Last winter, I was privileged to have dinner with one of the women behind Alexander v. Yale, a groundbreaking lawsuit in 1980 that led to Yale’s first grievance board for Title IX violations on campus. Over the course of our meal, all of the students present told “war” stories about episodes of sexual harassment, assault and rape on campus, sharing our personal experiences and the stories of close friends. At the end of the dinner, our guest looked around the table and said: “We were having exactly this conversation in 1979. I can’t believe so much is still the same.”
She and her classmates fought for a Yale without the conversation we had that night, a campus at which young men and women could attend class without fear of predatory teaching assistants and parties without worrying about unwelcome sexual advances. They advocated for a Yale where every student could seek justice and find advocates if they lived through a traumatic experience. That Yale, despite positive changes in campus education and grievance protocol, still feels largely out of reach. I am sick to death of attending a university that refuses to learn from past mistakes, and that continues to perpetuate an unhealthy sexual climate on campus.
Now, two years after another Title IX complaint was made in 2011, I want to consider two essential parts of this issue: First, how and why sexual violence continues on our campus despite all of the attention being paid to the issue, and second, Yale’s still-flawed response to these episodes.
I refuse to be a fatalist about the first issue: I believe that it is possible to reduce the number of episodes of sexual violence on campus — through further education, more effective (though not more stringent) alcohol policies, public discourse and narrative-sharing, and the establishment of zero-tolerance grievance policies. While we may never see a Yale that is totally free of sexual violence (a thought that I find difficult to stomach), we are not doing enough to establish a violence-free Yale. We continue to fail the victims and perpetrators of sexual violence by making our campus a place where it feels too easy to get away with committing sexual violence — and seems incredibly difficult to talk about having experienced it.
To the second point: Yalies perceive a culture that encourages victim silence, and Yale’s grievance protocol remains confusing and hard to access, which means it’s likely that far fewer people report their episodes of sexual violence on campus than could. We have imperfect statistics and a grievance protocol that no one I have spoken to (possibly in violation of their nondisclosure agreements) has said made them feel valued, listened to or safer.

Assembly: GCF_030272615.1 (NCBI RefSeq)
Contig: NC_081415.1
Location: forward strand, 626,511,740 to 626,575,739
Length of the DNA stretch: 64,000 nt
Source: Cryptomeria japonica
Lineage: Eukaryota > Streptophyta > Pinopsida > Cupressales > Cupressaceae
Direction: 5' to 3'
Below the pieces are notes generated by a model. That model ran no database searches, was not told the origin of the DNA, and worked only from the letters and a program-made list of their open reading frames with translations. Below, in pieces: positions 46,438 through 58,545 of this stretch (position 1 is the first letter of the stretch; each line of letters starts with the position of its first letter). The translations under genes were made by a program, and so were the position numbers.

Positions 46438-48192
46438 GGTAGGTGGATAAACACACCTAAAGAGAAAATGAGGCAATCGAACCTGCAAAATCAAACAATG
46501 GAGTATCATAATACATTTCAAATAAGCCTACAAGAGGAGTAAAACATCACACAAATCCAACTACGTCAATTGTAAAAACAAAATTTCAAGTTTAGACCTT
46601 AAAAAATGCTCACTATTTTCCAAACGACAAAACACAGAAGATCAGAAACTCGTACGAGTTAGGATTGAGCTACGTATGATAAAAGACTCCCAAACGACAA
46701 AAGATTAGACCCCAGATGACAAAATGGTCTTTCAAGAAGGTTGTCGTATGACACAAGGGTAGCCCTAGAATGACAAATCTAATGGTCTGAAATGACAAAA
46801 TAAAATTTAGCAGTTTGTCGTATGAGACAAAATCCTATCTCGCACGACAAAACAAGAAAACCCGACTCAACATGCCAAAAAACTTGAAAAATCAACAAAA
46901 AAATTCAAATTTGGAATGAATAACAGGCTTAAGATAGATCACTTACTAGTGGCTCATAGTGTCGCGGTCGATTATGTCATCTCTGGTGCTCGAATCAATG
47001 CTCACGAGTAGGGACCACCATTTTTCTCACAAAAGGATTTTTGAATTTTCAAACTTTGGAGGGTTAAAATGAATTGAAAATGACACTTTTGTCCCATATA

Many have struggled for months or years to reach the ears of administrators or defenders, as the faculty and staff at large still appear unevenly trained about how to handle these issues. I’ve heard of students actively or passively discouraged from entering the grievance process, sometimes against their wishes. They speak of being exhausted by having to tell their story repeatedly, without the support of an ombudsman or counselor. Some victims were forced to live, for weeks, months or years, alongside the people who had hurt them.
Throughout the last many years, Yale has appeared to be first and foremost looking out for itself, preferring to build a bureaucracy to deal with the issue of sexual violence rather than encouraging public discourse and offering unconditional support to those who need it most. We won’t make violence go away by pretending it isn’t happening — and we won’t make anyone feel better by continuing to follow imperfect grievance procedures.
On Saturday, April 13, probably on Cross Campus, our campus will host “Take Back the Night,” a rare opportunity to share personal experiences of sexual violence. Moments like these are part of changing and shaping campus discourse into something far more productive and transparent than what we have today.
Which leaves me only to say this: Whenever I hear another story about a Yale student who has lived through an experience of sexual assault, harassment or rape, I wonder what more we’re waiting for. How many more cases of sexual violence will need to take place on our campus — and how many more made public — before Yale enacts more accessible, consistent and compassionate procedures? How many more years must pass, and more lawsuits fought, before Yale becomes a safe place for all of us? We have come far from the 1970s — and yet, far from far enough.
Zoe Mercer-Golden is a senior in Davenport College. Contact her at firstname.lastname@example.org .